As to the rollcage I also agree they could have done better, but like others have mentioned this could have been done in this particular way for a reason.


If the car was perfect would it not still be in Japan being used?


Just find this on YouTube, first shot features this Impact! EG.



This car is great; why hate on it? It just shows how little you've learned from car forums and blogs.


Is this car safe.. i mean i'm sure it meets certain regulations but is it safe?


The reason rivets are used in an airplane is because the body panels must be allowed to expand and contract sue to the temperature and pressure changes that occur during flight.


Rivets allow panels to be secured together but still move around a little bit. Completely the opposite that a race car needs. They wasted their time riveting the entire chassis. If anything, the factory welds would have held the chassis together fine.

And the lack of door bars or adequate cross bracing on that cage makes it a complete joke. It wouldn't save your afro in a crash. Likewise for the belt mounting. Scary what is allowed to run in Japan.


except for the area round the strut tower I don't understand that


The rivets are in place, because every area that has been riveted is spot welded thus there is a slight gap in between each weld. So riveting was used to add if you will a continous seam.


Surely the stresses of drilling and riveting all the body joins are going to create a weaker finish than just seam welding it? Seems a little silly to me.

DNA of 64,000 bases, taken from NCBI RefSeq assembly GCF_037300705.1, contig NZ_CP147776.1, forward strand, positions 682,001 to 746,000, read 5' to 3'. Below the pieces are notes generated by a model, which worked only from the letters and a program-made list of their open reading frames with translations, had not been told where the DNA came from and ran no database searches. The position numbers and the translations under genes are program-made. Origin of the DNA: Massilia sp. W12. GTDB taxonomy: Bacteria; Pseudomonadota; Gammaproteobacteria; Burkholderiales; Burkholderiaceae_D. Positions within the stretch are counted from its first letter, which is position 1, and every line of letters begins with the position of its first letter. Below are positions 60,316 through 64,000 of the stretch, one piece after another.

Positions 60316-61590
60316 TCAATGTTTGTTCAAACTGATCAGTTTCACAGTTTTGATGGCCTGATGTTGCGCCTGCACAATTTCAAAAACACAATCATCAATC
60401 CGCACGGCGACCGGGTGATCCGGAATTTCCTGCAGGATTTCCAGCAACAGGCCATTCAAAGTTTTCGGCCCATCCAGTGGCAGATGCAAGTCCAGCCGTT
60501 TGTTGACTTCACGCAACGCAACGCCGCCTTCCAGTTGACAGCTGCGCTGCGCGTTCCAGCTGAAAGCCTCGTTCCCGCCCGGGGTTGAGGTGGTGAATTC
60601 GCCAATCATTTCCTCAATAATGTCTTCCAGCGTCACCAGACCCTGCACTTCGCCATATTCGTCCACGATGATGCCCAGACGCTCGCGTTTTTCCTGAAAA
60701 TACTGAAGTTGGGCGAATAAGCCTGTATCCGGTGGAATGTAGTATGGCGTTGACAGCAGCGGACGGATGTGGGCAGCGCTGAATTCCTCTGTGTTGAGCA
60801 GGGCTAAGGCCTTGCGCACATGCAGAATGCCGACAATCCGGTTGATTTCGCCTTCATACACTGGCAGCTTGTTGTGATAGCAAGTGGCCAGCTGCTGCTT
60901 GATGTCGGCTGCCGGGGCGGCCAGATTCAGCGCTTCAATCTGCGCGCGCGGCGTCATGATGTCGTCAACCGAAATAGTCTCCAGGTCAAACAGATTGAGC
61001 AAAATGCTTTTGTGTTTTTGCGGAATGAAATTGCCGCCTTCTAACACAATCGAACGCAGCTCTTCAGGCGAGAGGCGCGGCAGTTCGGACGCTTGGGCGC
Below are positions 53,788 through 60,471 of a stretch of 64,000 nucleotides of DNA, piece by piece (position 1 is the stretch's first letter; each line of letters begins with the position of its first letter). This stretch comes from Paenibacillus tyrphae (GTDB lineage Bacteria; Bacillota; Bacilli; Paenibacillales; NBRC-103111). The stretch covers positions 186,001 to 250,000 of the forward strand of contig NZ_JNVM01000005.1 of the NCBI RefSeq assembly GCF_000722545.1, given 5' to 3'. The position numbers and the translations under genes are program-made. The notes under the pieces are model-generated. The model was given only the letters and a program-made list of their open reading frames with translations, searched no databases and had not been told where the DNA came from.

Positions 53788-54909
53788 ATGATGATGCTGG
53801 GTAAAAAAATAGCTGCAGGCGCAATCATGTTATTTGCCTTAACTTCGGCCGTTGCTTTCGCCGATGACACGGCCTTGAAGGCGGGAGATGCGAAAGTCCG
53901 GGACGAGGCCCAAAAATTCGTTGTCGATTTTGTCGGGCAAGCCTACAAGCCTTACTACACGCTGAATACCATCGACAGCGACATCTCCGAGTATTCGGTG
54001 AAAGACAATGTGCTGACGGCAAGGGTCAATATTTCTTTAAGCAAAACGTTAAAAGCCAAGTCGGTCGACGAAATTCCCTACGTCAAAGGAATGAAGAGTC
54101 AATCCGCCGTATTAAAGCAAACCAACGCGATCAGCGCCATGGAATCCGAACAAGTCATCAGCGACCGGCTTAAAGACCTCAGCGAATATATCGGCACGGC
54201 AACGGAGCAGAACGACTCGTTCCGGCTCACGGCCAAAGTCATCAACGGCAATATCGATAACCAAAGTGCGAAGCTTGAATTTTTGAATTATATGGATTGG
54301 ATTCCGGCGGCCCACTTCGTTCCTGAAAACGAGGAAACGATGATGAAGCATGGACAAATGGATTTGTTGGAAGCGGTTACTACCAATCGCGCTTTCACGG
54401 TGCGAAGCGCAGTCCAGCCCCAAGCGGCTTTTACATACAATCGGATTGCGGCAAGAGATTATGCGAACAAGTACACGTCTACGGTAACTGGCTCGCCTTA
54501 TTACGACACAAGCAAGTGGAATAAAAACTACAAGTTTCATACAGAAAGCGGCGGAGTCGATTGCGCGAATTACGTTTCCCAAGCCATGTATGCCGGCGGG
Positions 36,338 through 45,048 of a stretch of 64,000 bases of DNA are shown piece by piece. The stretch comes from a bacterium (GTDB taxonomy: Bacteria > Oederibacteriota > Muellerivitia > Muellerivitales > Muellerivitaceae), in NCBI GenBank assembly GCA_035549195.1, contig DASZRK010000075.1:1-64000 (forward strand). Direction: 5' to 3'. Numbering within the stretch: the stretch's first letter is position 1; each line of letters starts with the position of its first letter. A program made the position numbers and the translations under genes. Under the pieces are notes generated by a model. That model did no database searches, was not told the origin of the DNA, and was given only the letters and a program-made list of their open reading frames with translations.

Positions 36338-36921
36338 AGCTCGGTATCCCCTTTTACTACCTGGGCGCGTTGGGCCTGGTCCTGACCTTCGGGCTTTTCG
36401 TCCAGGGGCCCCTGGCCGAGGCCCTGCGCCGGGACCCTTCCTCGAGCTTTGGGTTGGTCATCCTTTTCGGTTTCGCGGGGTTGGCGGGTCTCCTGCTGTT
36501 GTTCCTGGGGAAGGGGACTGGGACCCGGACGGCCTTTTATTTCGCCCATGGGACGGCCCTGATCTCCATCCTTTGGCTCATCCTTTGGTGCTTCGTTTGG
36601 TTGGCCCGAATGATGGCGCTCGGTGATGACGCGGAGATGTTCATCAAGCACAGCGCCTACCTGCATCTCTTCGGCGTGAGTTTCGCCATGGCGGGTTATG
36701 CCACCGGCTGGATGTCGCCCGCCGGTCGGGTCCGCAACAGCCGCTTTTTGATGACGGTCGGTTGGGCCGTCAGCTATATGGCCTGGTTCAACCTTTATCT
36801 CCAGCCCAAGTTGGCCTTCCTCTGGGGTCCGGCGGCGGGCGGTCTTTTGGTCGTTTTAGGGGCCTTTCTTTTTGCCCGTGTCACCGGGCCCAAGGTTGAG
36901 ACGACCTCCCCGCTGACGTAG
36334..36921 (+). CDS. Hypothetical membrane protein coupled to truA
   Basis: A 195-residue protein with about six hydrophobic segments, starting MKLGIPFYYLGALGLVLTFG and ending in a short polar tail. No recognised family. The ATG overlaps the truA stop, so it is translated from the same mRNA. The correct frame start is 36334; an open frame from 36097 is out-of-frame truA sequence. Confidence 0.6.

All I have to say is the way they have mounted the seatbelts is completely incorrect. If the driver has a serious accident, instead of them just holding him in place it will actually push down on his shoulders and compress his spine. This is why when you buy new harnesses they come with a drawing that says they must be mounted between a certain angle up or down from parallel. You will never in your life see a proper car with harnesses like that.


You guys make me laugh...this car is in way a race car or even a track car, very unprofessional and ignorant. The guys that build this need to get back to school and learn a little something


Also "pop rivets" are in no way meant to be structural. There is structural rivets that are used heavely in aerospace industry and are not cheap. BTW this car has no bolt on cage, they are chassis braces; and i'm sorry but these braces are in no way a direct replacement for a proper cage. A cage is there to protect the driver first, second to increase the chassis stiffness.

I'm sure in all countries the safety harness is not to be bolted to the floor. If a crash does happen the driver will suffer mayor spine damage from copresion loads.

You guys shouldn't try to defend a car that is obviously not build correctly. JDM or Not, this car is bad.


as long as its fast who cares how it looks the cars a champ in japan